Those of you getting your 2006 WSOP Main Event fixes over the tube (via ESPN) are now getting a chance to see some of the table behavior that had a few people not too crazy about Jamie Gold, at least those that were there to see it first-hand. This was long before the now-famous lawsuit filed by Crispin Leyser, over the half of Gold's winnings alledgedly promised to Leyser as compensation for assistance in fulfilling the deal that allowed Gold to compete in the WSOP in the first place.
I predicted several weeks back --- actually, before the Leyser lawsuit was filed --- that Gold was well on his way to becoming the most reviled Main Event winner ever. While there's stiff competition (considering, as one example, Amarillo "Slim" Preston's conviction for molesting his granddaughter), the fact is that Gold's done a great job of putting himself out there as a poster boy for unethical behavior at the table, and in the poker world.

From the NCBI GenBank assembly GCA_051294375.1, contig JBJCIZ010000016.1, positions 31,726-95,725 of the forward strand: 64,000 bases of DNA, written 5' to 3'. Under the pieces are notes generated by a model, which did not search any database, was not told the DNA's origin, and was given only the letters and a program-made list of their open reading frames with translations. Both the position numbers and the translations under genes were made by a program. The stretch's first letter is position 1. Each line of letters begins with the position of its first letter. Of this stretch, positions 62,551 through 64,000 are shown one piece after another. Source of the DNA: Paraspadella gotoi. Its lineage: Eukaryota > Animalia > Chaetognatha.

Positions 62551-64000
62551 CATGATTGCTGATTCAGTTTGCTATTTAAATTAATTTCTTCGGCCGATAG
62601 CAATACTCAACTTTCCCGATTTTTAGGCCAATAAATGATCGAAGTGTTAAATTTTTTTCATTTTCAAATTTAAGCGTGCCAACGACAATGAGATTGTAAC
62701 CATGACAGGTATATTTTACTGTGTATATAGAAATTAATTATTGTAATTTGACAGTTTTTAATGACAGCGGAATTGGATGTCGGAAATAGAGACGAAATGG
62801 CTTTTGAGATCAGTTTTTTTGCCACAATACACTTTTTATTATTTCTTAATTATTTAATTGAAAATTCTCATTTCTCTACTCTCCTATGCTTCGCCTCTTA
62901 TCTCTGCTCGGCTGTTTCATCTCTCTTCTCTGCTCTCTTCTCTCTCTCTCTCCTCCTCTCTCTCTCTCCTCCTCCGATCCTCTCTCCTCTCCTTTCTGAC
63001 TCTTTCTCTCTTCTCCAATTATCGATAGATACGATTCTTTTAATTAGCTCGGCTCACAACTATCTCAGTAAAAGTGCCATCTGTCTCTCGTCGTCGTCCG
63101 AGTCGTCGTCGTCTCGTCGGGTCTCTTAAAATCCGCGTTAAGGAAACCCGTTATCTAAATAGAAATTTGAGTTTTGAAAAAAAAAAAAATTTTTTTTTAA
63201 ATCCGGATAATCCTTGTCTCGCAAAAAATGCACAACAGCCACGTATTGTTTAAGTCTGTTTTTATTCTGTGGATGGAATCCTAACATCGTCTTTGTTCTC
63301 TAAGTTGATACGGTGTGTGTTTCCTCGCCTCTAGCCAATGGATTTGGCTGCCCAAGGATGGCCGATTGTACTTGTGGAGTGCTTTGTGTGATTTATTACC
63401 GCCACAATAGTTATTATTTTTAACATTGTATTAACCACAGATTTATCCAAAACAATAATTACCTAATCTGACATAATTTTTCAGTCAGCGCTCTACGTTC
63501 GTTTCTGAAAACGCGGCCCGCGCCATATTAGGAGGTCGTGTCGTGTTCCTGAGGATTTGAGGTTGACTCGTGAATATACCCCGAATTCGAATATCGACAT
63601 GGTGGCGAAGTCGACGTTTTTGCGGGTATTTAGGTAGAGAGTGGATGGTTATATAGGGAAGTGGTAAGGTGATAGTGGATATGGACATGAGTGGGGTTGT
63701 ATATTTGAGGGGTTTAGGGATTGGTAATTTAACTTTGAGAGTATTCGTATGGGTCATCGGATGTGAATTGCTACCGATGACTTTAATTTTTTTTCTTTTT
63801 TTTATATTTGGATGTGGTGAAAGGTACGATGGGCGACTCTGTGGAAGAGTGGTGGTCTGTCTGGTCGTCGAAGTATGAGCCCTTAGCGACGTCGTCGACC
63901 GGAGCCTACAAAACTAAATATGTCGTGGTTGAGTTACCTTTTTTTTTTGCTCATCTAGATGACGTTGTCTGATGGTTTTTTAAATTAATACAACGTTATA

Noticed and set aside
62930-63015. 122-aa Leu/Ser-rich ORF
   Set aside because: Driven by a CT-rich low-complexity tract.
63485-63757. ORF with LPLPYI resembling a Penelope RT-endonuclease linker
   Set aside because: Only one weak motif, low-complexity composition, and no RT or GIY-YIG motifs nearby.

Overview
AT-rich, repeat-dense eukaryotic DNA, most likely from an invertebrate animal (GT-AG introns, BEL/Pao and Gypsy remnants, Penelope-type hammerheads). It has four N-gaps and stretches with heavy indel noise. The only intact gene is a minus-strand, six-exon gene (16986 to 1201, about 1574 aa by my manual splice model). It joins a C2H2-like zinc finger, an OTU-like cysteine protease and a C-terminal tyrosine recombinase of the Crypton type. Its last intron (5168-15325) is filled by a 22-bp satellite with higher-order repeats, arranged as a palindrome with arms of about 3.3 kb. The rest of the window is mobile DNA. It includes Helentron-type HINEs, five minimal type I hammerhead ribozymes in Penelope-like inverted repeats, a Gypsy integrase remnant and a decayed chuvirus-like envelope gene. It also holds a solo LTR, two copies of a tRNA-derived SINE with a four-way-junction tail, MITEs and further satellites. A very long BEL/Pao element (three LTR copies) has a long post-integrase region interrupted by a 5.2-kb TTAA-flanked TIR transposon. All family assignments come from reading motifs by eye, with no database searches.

Really, while the WSOP tourney directors have come in for a lot of hell recently for other reasons (see posts here --- and everywhere else --- about the two-million-extra-chips controversy), I can't think of a valid reason why that coded table talk gets a pass during the last few tables of a big tournament. Gold's edited "top-top" comments to Lee Kort were just one example of what went on throughout. Early on in the tourney, where there are literally hundreds of tables going on at the same time, then complaints about inappropriate talk usualy degenerate into a "He said" pile of nothing, and no action is taken. Late in a big event, though, with all the cameras running and handfuls of tourney directors hovering over the players' shoulders --- and you don't see them, but they are there --- there's no excuse for not awarding the consistent violators, a la Jamie Gold, with a few trips to the rail as inducement to clean up their acts.